NY Appellate Court Holds CPLR 205(a) Applies to Note Owner’s Successor in Interest If Prior Action Not Dismissed for Failure to Prosecute
Action Item: New York’s Appellate Division, Second Department, affirms that dismissal under Civil Practice Law and Rules (“CPLR”) 3215(c) does not constitute neglect to prosecute and therefore a plaintiff may avail itself of the savings provision of CPLR 205(a) to recommence an action. Importantly, in some instances, CPLR 205(a) is applicable to a party’s successor in interest. Servicers and lenders should take note of this decision as a defense against a potential statute of limitations challenge in foreclosure actions.
In Wells Fargo Bank, N.A., as Trustee, in Trust for the Registered Holders of Park Place Securities, Inc., Asset-Backed Pass-Through Certificates, Series 2005-WCW1 v. Doron Eitani, Index No. 2014-9426 (2d Dept. Feb. 8, 2017), the New York Appellate Division, Second Department, determined the novel issue of whether a plaintiff, such as the Trust (as defined herein), who is a successor in interest as the holder and owner of the note and mortgage, is entitled to take advantage of the savings provision of CPLR 205(a). The Second Department decided in the affirmative by affirming the denial of defendant David Cohan’s (“Cohan”) motion pursuant to CPLR 3211(a)(5) to dismiss the foreclosure action on the grounds that it was time-barred.
The Prior Foreclosure Action
On or about November 16, 2005, Argent Mortgage Company, LLC (“Argent”) commenced an action in the Supreme Court, Kings County, against borrower-defendant Doron Eitani (“Eitani”) to foreclose a mortgage encumbering property located in Brooklyn, New York (the “Prior Action”). During the pendency of the Prior Action, Argent transferred and assigned the note and mortgage to Wells Fargo Bank, N.A., as Trustee, in Trust for the Registered Holders of Park Place Securities, Inc., Asset-Backed Pass-Through Certificates, Series 2005-WCW1 (the “Trust”). On August 1, 2013, the Administrative Judge for Civil Matters in the Supreme Court, Kings County issued an order directing the dismissal of the Prior Action “as abandoned pursuant to CPLR 3215(c), without costs or prejudice” (the “Order of Dismissal”).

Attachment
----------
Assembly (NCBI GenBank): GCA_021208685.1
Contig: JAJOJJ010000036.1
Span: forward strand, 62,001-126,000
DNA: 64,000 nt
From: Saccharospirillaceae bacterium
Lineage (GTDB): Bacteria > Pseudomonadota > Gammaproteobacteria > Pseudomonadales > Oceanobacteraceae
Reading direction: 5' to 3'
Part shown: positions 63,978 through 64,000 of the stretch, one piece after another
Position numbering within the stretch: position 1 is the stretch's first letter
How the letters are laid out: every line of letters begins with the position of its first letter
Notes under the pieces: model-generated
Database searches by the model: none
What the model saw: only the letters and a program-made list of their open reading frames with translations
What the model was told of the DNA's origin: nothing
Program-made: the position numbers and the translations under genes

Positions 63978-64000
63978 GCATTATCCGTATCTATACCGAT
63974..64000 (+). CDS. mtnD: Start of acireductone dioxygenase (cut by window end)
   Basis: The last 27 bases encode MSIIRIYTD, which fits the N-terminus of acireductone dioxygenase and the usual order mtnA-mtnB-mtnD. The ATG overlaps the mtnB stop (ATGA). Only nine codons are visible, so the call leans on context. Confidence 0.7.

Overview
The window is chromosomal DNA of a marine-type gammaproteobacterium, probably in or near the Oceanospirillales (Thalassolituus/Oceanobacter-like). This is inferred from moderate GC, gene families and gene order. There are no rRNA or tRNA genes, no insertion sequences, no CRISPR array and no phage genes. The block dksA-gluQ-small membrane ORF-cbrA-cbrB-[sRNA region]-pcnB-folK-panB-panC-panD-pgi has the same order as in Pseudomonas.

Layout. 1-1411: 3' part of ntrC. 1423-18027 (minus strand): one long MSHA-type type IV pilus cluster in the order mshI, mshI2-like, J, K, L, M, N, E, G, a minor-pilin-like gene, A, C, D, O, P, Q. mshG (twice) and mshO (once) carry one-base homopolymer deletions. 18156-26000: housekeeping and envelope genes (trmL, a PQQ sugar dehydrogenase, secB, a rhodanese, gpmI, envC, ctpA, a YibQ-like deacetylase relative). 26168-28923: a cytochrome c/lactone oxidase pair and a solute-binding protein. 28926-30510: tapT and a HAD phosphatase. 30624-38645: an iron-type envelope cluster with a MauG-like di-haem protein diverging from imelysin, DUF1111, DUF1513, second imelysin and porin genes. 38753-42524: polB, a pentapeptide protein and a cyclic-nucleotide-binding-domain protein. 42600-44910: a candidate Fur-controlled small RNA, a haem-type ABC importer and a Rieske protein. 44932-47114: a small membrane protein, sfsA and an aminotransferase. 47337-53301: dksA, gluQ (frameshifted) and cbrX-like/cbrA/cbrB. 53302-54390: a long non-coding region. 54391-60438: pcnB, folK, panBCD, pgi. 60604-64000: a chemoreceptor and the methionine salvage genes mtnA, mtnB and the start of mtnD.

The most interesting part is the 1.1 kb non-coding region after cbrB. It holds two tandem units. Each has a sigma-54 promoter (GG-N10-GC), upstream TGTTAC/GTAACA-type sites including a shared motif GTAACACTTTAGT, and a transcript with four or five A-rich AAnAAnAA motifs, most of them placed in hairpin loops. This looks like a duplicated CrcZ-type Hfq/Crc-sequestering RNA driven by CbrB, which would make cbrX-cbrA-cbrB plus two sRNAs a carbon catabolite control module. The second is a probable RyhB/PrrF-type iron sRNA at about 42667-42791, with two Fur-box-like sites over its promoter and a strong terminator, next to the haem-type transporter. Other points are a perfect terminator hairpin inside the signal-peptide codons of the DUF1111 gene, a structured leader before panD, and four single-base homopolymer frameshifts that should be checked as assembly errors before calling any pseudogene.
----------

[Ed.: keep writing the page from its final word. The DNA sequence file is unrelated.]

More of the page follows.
The Instant Action
On November 25, 2013, less than four months after the Prior Action was dismissed, the Trust commenced a foreclosure action pursuant to CPLR 205(a). Cohan, the record owner of the subject property, moved to dismiss the action. In support of his motion, Cohan argued that the action was barred by New York’s six-year statute of limitations because it was commenced more than eight years after the mortgage was accelerated in 2005. The lower court denied Cohan’s motion on the grounds that CPLR 205(a) was applicable and thus, the action was timely commenced. Cohan appealed.
The Appellate Court’s Decision
The Second Department affirmed the lower court’s decision denying Cohan’s motion to dismiss. In arriving at its decision, the Second Department found that Cohan demonstrated that (i) the statute of limitations began to run when Argent (the Trust’s predecessor in interest) accelerated the mortgage debt owed by Eitani in October or November 2005; and (ii) the instant action was commenced more than six years later. The Second Department also held, however, that the Trust’s action was timely under the savings provision of CPLR 205(a).